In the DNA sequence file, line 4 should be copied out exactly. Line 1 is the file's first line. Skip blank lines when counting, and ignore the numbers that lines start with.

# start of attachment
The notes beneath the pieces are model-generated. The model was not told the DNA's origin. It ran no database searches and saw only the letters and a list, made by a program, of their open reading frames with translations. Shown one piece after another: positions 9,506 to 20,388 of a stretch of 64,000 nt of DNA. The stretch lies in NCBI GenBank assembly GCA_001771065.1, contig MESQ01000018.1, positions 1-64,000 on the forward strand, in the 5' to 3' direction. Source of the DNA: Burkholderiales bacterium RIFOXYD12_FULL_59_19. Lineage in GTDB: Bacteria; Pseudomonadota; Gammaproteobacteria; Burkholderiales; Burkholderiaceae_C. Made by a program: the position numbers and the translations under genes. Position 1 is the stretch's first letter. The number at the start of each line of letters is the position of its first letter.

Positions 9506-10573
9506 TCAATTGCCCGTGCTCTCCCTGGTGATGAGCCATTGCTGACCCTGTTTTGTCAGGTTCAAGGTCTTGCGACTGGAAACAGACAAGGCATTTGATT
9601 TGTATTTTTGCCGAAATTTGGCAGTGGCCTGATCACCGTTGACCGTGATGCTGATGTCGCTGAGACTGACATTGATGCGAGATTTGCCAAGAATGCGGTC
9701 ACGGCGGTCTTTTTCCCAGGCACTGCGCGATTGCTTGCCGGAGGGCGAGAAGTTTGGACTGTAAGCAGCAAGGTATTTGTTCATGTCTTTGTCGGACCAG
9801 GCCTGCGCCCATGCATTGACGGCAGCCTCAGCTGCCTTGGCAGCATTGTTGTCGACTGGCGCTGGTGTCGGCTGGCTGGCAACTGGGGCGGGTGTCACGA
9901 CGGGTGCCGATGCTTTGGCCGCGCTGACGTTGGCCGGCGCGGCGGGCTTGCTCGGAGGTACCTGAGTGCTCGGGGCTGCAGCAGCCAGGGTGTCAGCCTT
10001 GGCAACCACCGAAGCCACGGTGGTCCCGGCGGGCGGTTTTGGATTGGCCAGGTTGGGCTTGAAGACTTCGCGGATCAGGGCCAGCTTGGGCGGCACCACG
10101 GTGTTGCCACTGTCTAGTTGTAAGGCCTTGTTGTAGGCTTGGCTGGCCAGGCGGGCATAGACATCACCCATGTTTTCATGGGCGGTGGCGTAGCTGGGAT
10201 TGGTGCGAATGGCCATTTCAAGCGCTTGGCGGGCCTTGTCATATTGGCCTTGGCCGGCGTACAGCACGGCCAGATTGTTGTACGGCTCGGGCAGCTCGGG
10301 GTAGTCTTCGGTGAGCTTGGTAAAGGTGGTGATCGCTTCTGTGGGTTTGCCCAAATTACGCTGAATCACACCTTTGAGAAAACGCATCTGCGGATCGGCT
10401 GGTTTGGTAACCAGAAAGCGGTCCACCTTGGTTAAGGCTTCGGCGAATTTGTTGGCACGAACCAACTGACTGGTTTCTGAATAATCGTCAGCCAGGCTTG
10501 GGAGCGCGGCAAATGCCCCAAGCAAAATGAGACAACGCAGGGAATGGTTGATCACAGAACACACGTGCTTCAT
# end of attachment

9601 TGTATTTTTGCCGAAATTTGGCAGTGGCCTGATCACCGTTGACCGTGATGCTGATGTCGCTGAGACTGACATTGATGCGAGATTTGCCAAGAATGCGGTC